Following our June 27 announcement of the 2016 Writivism Short Story Prize long list, we now bring you short Q & As with the long listers. In this second part, we talk to Sese Yane and Jude Mutuma from Kenya as well as Noella Moshi from Tanzania. Enjoy.
Dayo Ntwari’s Devil’s Village made me jealous – Sese Yane
Sese Yane lives and works in Kilifi County, Kenya. His short stories and poems have appeared in The Kalahari Review, Short Story Day Africa and Apex Book of World Fiction SF4. We ask him about his long listed story and other issues.
What inspired the story that you submitted to the Writivism Short Story Prize?
I can’t remember. I remember I wrote it at night, though. I remember thinking this is exactly the story I want to write. And the days that followed I worked hard to cut down most of the poetry that had seized me when I was writing the story.
Why do you write under a pseudonym?
I have tried putting my name against my stories and it always looked strange and disturbing. The pseudonym too is disconcerting, no doubt. But it’s not really a pseudonym, it’s what my grandma used to call me when I was little, an insult, I thought. In a way, it’s my name.
What is your best favourite African book, published in the last five years (2011 and beyond)?
I’ll have to go with Teju Cole’s Open City. It’s calmly written. No words flying out of the pages, actually I hardly saw any words; I saw a man… and I followed him to Belgium because he was great company.
From the previous Writivism long listed stories, which one did you enjoy reading most and why?
Devil’s Village by Dayo Ntwari. I was impressed with his technical ability. I thought it was not an easy story to write especially with all those scientific equipment. I was jealous.
The Tanzanian literary space is full of opportunity – Noella Moshi
Noella Moshi is a Tanzanian living in Lagos. She is a social entrepreneur, aspiring philosopher, and lover of beautiful words. She shared with us a few thoughts.
Why do you write?
I write as an exercise in empathy. I find that by recording the seemingly mundane interactions I have, in brutally honest, visceral language, I can understand the people in my life a bit better.
Have you read Lydia Kasese Nyachiro’s poetry? What do you think of it?
(I recently looked up her poems.) I admire her honesty. Lydia’s poetry is an important call for more Tanzanian women to be brave with words.
What inspired Possession, the story that you submitted to the Writivism Short Story Prize?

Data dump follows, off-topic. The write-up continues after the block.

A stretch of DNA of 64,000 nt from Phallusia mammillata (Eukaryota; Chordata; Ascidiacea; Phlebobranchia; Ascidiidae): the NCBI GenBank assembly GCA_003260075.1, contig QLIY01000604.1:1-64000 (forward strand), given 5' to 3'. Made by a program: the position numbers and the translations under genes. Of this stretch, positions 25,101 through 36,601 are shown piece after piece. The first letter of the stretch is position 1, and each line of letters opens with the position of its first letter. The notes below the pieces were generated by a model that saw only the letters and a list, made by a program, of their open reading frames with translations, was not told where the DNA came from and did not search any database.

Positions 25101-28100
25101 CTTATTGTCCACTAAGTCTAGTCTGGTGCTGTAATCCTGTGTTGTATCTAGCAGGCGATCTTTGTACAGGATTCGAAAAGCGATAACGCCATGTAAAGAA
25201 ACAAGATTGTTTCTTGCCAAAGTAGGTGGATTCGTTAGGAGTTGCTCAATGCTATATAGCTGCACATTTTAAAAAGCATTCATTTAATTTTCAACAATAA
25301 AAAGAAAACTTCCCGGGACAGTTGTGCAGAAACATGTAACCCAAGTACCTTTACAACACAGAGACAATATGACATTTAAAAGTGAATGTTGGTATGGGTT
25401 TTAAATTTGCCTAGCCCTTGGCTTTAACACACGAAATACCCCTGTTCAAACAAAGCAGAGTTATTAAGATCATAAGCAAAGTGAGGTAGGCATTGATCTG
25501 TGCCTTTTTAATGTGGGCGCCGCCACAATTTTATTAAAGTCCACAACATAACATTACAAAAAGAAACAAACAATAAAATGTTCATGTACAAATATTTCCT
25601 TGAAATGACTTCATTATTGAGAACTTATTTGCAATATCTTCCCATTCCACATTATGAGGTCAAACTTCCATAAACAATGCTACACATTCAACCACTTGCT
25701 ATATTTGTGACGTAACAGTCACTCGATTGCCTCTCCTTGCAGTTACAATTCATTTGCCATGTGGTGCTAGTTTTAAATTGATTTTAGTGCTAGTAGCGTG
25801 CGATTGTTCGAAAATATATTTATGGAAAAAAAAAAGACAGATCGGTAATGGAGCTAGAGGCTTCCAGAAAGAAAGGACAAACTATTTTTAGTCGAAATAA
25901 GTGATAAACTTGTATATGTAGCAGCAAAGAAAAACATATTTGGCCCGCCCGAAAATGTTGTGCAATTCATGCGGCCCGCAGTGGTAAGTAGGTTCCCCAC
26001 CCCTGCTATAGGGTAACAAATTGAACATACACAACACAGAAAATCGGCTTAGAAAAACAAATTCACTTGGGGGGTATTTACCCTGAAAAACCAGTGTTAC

I wanted to explain how the search for myself can take me further from the truth. Sometimes there’s so much pressure to self-actualize, that we hurt ourselves in our haste. With this story, I tried to show the internal turbulence of forced development by comparing a girl to a garden – a peaceful place where seeds are left to grow.
How would you describe the Tanzanian literary space?
I would describe the Tanzanian literary space as full of opportunity. There is a lot to talk about, and very few people are currently sharing.
I write to Elani music – Jude Mutuma
Jude is a lover of life and a lover of books, who sometimes has a hard time telling the two apart. Currently, he is a finalist Communication student at the Jomo Kenyatta University of Agriculture and Technology. His work has previously been published on the Jalada-Writivism anthology ‘My Math Teacher Hates Me and other stories.
Were you surprised that your story was long listed?
I believed my story was good, so I had hoped I would be long listed. But yes, I was very much surprised when I got the news.
What music do you listen to when writing?
From John Mayer to Afrojack to Elani. It depends on my mood and, in effect, the mood of the story.
Outside Kenya, who is your most favourite African writer?
NoViolet Bulawayo! I re-read paragraphs of We Need New Names because, the brilliance!
Besides your own stories, what other stories published by Writivism have you enjoyed most?
A: Pemi Aguda’s Caterer, Caterer. When you’re reading about the eating of human parts and you still love the story, it is probably because the writing was excellent.